Jordan headed into the All-Star break this time as undoubtedly the most electrifying player in the game, and back then the best players competed in the contests, Jordan in the slam dunk and Larry Bird in the three-point shooting contest. Unlike in this era, the best players then weren't worried about embarrassing themselves if they lost. They believed in themselves and believed they'd win and sought out competition wherever they could find it. It's why that era was the best the NBA has seen, and a major reason why this generation of players, as talented as they are, don't measure up. They generally won't seek out competition and challenge themselves on a daily basis like the players of the 1980s. Perhaps Kobe Bryant is an exception.

Jordan never stepped back from any challenge back then, and he won the slam dunk contest, earning $12,000, which he split with his teammates. His winning dunk was a tribute to Julius Erving, who had won the inaugural ABA slam dunk contest with a running dunk from around the free throw line. Jordan jazzed it up a bit with a double pump.

Earlier, Jordan had offered to let Erving take his place in the starting lineup in Erving's final All-Star game. But it was Isiah Thomas who stepped aside so Jordan could play alongside Erving. And years later, in 2003 in Jordan's last All-Star game, it would be Thomas as coach, then with the Indiana Pacers, who would persuade Vince Carter to let Jordan have Carter's starting spot.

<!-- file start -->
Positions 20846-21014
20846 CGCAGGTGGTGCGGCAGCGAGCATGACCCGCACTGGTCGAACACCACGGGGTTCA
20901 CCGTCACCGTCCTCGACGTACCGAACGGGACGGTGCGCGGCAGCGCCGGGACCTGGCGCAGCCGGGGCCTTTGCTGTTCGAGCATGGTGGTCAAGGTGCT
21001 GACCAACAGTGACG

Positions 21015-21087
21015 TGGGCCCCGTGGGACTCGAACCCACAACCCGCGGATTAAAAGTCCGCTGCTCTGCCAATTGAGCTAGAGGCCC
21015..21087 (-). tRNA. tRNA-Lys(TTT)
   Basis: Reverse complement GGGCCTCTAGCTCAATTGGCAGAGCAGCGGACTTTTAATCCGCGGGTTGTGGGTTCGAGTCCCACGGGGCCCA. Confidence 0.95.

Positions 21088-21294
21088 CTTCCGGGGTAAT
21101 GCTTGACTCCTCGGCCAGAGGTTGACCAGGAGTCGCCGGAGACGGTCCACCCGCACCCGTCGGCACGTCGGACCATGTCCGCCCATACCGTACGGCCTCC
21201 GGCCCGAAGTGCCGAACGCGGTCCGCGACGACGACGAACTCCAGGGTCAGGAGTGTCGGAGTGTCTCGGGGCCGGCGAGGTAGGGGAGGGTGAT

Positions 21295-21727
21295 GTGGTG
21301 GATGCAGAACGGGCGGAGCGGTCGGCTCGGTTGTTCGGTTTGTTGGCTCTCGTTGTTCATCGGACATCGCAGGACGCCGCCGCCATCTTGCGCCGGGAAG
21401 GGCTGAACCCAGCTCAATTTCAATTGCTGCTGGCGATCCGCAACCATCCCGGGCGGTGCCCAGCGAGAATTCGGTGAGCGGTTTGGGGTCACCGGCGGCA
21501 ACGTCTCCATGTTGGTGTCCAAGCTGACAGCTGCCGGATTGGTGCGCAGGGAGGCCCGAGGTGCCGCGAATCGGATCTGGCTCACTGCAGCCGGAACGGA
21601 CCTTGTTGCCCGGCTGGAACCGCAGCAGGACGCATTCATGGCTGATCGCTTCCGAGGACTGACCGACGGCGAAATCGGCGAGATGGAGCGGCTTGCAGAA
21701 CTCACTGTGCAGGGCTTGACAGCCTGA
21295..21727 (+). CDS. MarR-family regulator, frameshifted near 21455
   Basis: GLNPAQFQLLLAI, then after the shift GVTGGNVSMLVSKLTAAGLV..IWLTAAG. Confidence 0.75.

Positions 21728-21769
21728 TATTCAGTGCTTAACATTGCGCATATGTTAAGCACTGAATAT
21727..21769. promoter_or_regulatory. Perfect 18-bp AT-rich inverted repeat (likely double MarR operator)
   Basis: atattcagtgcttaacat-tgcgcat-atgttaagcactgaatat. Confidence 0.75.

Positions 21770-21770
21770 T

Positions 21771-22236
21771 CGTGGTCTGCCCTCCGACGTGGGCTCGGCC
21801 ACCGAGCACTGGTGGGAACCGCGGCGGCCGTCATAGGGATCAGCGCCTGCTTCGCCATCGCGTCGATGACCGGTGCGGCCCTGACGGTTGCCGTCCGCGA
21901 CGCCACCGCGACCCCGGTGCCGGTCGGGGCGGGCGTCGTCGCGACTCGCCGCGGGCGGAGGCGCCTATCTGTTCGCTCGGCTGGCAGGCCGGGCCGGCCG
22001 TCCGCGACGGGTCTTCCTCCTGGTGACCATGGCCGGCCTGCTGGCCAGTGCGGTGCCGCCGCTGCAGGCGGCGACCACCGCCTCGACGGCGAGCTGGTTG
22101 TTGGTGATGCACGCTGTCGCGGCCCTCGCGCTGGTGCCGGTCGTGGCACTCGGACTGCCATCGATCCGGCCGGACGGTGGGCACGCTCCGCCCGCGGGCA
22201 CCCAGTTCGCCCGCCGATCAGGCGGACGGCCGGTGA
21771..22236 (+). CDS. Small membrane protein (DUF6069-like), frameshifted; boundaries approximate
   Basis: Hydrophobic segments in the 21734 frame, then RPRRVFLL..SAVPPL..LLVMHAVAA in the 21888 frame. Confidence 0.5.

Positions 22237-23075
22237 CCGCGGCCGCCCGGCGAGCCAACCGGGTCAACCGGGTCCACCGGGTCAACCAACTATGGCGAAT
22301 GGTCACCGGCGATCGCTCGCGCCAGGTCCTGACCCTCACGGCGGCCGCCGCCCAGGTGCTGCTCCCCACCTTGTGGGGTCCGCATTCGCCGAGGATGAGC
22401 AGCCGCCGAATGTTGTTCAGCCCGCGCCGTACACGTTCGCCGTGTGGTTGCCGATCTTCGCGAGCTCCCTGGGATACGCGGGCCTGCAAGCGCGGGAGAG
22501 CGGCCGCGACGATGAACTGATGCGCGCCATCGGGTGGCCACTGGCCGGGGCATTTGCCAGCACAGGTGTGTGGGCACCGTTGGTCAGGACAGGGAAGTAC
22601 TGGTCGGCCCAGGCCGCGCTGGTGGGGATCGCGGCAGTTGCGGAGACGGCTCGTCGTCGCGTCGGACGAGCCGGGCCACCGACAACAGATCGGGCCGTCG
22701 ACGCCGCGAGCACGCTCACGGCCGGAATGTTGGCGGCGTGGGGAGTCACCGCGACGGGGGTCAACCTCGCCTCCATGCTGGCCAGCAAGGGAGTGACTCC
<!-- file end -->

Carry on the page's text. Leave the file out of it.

The great irony of the angry Jordan-Thomas feud and Chicago's subsequent bitterness toward Thomas was how badly Thomas was trying to be drafted by the Bulls in 1981. The Bulls had lost Magic Johnson in the 1979 coin flip for the No. 1 pick at a time Johnson was asking his representatives to get him to Chicago because he thought Artis Gilmore was a better center to play with for his game and Kareem Abdul-Jabbar had fallen off badly and wasn't motivated enough.